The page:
The next version of the iBID software was considered in a meeting in Birmingham in early June with representatives from clinical teams, service commissioners and IT designers. The intention is to build on the experience from using the current version and the points made in the Study Days to build a system with greater data entry support. In addition greater flexibility is needed to reflect out-patient workload and greater detail concerning cost driving activities such as critical care and operative activity. This may lead to the database being used as the prime commissioning tool for burn care that fall within the specialised services definition agreement (see the general download section). The hope is to have the next version available for testing in early 2010.
Mary Creagh MP welcomed the Labour Government’s announcement that it is to change building regulations to ensure all baths in new bathrooms are equipped with a Thermostatic Mixing Valve (TMV). Ms Creagh has led a 3 year long ‘Hot Water Burns Like Fire’ campaign to reduce scalding injuries in the home. Plastic surgeons and accident prevention charities have all welcomed the change in the law as a significant step forward for home safety.
Following a lengthy campaign headed by the member of Parliament for Wakefield, Mary Creagh there has been a successful alteration to English legislation requiring the incorporation of thermistor mixing valves (TMVs) in all new and renovated properties as part of the revised building regulations. The success of this campaign was based on contributions from many experts and included the use of statistics derived from the International Burn Injury Database (iBID). This once again demonstrated the value and power of comprehensive national statistics collected over a significant period of time when used to inform political debate.
A presentation of research results from a study combining data from the iBID and the UK TARN (UK Trauma Audit and Research Network) at the 2009 British Burn Association meeting in Belfast estimated the contribution of severe burn injury to the trauma workload of England and Wales. The results demonstrated differing rates in geographical areas but with an overall contribution between 5 and 10% in most areas [Estimating the contribution of burn-injury to the overall trauma workload. Nick Kalson, Fiona Lecky, Ken Dunn]. The paper was voted the best paper of the meeting.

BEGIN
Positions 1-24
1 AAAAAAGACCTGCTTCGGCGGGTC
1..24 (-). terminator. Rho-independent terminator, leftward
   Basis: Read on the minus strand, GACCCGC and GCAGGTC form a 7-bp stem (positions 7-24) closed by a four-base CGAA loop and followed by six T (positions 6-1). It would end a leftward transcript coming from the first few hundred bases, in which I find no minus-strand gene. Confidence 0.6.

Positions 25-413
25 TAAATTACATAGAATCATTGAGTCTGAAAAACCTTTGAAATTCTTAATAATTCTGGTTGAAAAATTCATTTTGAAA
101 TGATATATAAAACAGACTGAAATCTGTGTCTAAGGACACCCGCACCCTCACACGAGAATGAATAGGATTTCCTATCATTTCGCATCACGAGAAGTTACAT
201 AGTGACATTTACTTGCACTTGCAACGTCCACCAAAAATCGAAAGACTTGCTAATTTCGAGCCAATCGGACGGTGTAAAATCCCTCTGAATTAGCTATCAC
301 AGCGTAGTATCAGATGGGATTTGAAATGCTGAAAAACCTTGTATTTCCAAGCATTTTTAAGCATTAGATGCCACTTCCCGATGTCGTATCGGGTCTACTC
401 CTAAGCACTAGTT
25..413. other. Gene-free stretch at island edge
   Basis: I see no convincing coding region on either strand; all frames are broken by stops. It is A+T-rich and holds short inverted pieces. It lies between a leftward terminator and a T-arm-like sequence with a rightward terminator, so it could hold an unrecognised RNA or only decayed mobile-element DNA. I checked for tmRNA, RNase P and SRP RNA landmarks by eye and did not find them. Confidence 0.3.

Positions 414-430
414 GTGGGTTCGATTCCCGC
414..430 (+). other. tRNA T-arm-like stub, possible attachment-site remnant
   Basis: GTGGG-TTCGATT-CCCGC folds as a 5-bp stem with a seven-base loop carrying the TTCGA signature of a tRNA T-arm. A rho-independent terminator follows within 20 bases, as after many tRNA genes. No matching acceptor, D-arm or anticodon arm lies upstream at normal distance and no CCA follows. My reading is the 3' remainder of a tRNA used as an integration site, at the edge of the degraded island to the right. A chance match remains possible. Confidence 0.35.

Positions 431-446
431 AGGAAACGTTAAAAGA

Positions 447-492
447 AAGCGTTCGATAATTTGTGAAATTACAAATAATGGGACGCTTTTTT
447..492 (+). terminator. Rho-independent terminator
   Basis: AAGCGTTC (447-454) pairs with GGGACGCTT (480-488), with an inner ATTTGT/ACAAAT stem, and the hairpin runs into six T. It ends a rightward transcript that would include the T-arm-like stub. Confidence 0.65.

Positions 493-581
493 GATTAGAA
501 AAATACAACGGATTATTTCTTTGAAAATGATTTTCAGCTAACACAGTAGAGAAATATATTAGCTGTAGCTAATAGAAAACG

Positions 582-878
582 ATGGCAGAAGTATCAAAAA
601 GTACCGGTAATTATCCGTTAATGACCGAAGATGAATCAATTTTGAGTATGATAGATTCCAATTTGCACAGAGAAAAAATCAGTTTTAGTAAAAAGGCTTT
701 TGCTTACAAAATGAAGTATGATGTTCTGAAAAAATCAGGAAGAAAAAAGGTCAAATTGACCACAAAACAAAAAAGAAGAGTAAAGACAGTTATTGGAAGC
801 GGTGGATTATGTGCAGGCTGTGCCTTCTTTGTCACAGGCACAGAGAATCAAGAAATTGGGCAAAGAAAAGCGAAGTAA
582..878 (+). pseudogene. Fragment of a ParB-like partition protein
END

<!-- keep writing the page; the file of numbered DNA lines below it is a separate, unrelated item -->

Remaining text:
Another paper was presented looking at the first 5 years of national burn injury data collection [Modelling Outcomes from the National Burn Injury Database (NBID). Steve Sutch, L Dent, Ken Dunn]. The paper looked at the factors recorded in the national database that were statistically associated with mortality or an extended length of stay (LOS) in hospital for the survivors of injury. The findings are also being used to guide the development of the next version of the iBID software.
The latest information from the International Burn Injury Database (iBID) was presented to the annual Conference of the Royal Society for the Prevention of Accidents (RoSPA) in Blackpool on the 12th November 2008. The extent and volume of information available was outlined and some results from recent analysis given, emphasising the enormous importance of the home environment in burn injury causation, especially for the young and the elderly.
At a meeting organised by the Department for Children, Schools and Families on the 13th of October 2008, staff from the International Burn Injury Database (iBID) contributed to the debate about the prevention of unintentional injury in children. A wide range of recommendations were considered at the meeting with a clear role for the International Burn Injury Database (iBID) in the anticipated overall strategy.
The first International Burn Injury Database (iBID) report for 1986 – 2007 incl. was released on the 22nd May 2008 and is now available for download.
This conference was held in the QEII Conference Centre in London with data from iBID being presented to highlight the size of the flame injury problem in England and Wales and the associated NHS health care costs.
A presentation entitled: Burn injury registry: what it can do for you, was delivered to the annual conferenc of RoSPA by Ken Dunn. The intention being to advise prevention practitioners that a means of measuring the effects of their interventions on burn injury rates was now available. With 5 years worth of basline data for signifiacnt burn injury, covering the whole of England and Wales, comparisons with future injury rates was now possible.
A presentation entitled: Burn injury registry: what it can do for you, was delivered to the annual conference of RoSPA using iBID data. The intention being to advise prevention practitioners that a means of measuring the effects of their interventions on burn injury rates was now available. With 5 years worth of baseline data for significant burn injury, covering the whole of England and Wales, comparisons with future injury rates was now possible.